I looked at Aaron Duncan on the vast Grandstand stage – confident, articulate and completely at ease. Apart from feeling proud of his many achievements, the latest being crowned Junior Calypso Monarch for the fourth time, I found myself thinking about how far ahead of his peers he seems to be. I wondered how we could replicate his success, and create a type of formula to help a greater number of young people in the school system to be able to get on a stage, sing about serious issues and impact on an audience with their words and stage presence.
For certain, it is not simply about getting on a stage. Crafting a Calypso or any type of song is akin to the creation of an essay. There must be a central theme, an introduction, development of the storyline and an ending, linking back to the main idea. Our current national challenges with literacy, language and understanding of simple concepts, demand a new and more culturally relevant approach to our education.
Scholars such as Dr. Hollis Liverpool – teacher, educator and himself a Master Calypsonian – wrote decades ago about the need to fully integrate our Carnival Arts into our curricula. Indeed, it is possible to teach mathematics and economics by studying the creation and development of a Mas band, or teach focus and discipline through the art of wire-bending or the fundamentals of language, current affairs and the ability to think quickly through our Ex-Tempo.
In a society such as Trinidad and Tobago, primary school education should be a time of wonderment, with a Sailor Mas passing through one day, a Dragon Band the next, or Fancy Indian Mas or a Midnight Robber; all being present whether it is Carnival or not. Today there is only one man that I know of who teaches the Indian stick-fighting art of Gatka to children in schools. I don't know the details of how he works, but I am not aware of any Gatka workshops to pass on his knowledge to a wider portion of our community.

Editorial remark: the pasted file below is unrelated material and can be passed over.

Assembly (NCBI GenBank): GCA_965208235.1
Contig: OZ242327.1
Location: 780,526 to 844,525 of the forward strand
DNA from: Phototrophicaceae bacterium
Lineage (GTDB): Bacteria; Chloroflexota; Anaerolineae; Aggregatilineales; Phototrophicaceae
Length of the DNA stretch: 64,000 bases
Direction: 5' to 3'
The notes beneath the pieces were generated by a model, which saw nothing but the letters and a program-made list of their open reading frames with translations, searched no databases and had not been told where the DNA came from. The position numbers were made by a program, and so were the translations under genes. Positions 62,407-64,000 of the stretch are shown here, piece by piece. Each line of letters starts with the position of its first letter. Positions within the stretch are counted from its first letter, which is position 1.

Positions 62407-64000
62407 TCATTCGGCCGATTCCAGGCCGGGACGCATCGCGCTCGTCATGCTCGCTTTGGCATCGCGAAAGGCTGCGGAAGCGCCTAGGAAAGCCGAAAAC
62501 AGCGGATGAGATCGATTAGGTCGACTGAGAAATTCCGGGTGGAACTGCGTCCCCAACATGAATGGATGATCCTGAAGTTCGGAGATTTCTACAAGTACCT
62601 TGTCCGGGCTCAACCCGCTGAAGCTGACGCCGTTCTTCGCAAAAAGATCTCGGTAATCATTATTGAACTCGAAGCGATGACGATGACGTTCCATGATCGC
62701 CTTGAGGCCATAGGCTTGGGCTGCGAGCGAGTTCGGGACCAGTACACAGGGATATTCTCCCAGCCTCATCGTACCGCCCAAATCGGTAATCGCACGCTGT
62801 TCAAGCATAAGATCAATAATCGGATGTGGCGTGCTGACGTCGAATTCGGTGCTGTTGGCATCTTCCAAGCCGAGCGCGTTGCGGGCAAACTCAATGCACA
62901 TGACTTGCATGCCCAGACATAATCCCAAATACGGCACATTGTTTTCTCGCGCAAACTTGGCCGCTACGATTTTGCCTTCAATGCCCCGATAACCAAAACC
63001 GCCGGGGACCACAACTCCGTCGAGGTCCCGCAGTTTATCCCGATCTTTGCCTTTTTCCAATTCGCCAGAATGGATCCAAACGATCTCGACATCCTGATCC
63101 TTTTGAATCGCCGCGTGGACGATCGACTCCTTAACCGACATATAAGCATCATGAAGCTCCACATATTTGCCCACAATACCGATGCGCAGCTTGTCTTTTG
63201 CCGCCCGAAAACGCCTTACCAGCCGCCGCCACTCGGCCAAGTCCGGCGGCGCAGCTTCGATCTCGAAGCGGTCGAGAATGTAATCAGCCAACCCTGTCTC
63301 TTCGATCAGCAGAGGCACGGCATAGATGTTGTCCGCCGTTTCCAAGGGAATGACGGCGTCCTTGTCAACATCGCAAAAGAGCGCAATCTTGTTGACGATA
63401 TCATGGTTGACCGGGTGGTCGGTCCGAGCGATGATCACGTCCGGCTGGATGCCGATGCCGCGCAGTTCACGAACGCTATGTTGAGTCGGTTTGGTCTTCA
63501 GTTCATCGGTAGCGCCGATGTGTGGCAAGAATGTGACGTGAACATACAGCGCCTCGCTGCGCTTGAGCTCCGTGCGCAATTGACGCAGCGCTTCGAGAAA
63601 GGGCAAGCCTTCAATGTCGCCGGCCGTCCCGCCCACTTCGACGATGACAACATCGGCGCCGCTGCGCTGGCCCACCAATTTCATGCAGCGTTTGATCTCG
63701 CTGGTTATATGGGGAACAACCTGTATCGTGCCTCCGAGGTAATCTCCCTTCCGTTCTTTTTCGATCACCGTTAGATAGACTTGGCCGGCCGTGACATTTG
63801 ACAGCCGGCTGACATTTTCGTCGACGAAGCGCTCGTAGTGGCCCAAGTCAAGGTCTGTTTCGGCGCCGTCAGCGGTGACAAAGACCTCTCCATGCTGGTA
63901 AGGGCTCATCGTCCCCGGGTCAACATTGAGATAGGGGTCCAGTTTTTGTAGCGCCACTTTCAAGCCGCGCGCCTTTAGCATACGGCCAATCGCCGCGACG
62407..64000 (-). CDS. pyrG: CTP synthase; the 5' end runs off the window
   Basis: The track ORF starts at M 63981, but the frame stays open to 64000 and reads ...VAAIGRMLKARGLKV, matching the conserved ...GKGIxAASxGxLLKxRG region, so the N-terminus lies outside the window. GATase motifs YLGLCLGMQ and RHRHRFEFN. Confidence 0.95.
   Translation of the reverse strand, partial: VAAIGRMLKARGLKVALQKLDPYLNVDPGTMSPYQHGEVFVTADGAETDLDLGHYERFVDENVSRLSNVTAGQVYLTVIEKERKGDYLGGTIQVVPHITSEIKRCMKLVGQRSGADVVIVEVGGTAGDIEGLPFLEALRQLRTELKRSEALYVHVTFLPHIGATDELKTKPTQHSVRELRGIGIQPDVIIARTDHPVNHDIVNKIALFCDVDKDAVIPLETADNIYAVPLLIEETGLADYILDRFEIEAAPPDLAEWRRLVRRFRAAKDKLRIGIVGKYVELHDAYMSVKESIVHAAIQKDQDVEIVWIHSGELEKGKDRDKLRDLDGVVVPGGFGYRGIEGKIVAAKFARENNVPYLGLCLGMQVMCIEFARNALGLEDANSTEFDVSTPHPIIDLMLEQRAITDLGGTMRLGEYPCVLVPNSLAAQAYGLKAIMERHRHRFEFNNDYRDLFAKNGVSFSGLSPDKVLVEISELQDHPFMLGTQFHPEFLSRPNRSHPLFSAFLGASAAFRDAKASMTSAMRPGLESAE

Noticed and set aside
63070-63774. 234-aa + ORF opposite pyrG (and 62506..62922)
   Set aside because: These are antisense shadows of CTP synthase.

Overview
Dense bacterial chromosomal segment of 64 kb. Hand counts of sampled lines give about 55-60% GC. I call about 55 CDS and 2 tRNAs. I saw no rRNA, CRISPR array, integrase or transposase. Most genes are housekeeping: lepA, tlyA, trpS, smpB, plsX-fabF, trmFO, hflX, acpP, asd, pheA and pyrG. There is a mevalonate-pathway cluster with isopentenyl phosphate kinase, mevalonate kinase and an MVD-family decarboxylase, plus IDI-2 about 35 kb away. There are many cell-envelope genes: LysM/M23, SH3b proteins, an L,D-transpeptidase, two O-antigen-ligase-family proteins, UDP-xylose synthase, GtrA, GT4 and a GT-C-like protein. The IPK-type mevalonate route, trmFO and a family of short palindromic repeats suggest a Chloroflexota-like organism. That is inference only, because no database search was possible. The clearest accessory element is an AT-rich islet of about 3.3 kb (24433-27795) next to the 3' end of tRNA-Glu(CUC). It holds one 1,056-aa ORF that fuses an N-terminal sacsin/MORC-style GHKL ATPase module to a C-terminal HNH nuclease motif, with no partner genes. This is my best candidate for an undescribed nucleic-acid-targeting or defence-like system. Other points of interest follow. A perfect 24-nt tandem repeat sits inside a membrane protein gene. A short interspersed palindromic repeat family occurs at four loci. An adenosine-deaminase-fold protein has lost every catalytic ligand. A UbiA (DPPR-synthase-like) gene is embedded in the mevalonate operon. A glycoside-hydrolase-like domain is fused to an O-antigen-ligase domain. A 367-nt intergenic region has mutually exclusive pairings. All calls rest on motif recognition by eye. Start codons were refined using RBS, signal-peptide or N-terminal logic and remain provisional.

This brings us of course to the question of the teachers within our school system. While it is good that teachers are now finally being ‘probed' for misconduct and dereliction of duty, obviously it has taken too long to establish clear standards, boundaries and consequences, so we are now at crisis stage regarding our teachers.
My own experience working in our school system has shown is that when it comes to the culture of Trinidad and Tobago, teachers for the most part are ill-informed about our history, our multi-cultural foundations and the linkages between culture, heritage and self-development. In fact, many times we, the cultural workers, are viewed as outsiders coming in for a short time to do something mandated by the Ministry, after which they will be able to go back to their regular school schedule. In effect, culture and heritage are relegated to the realm of the ‘extra-curricular' and cultural workers like us become nuisances taking up valuable time that should be spent on ‘real' subjects.
Now, this is not an attack on teachers; there are many dedicated educators within the system and my family and I are still benefitting from their commitment today. The point is really about the inadequacy of a colonial approach to education within a diverse society. The problem is that in spite of the talk, we continue to miss opportunities to engender pride in our culture and heritage, to strengthen our nation. Culture matters, and by continuing to treat culture and the arts as something practised by a separate group of people, we fail to recognise that our culture is a living breathing manifestation of who we are, our struggles, our triumphs and the future of our young nation.
So, the solution is for those in authority to get rid of Eurocentric and foreign understandings of who we are and incorporate a clear understanding of us, especially at the basic level of Teacher Training. In charting a vision and a path for our growing nation, we need to tap into the power and potential of Aaron Duncan and others like him to transform our education system into one which happens not as a parallel to who we are, but one which is informed and inspired by our stories, our traditions and the very richness of ‘we'.
When this happens, only then will our education make sense.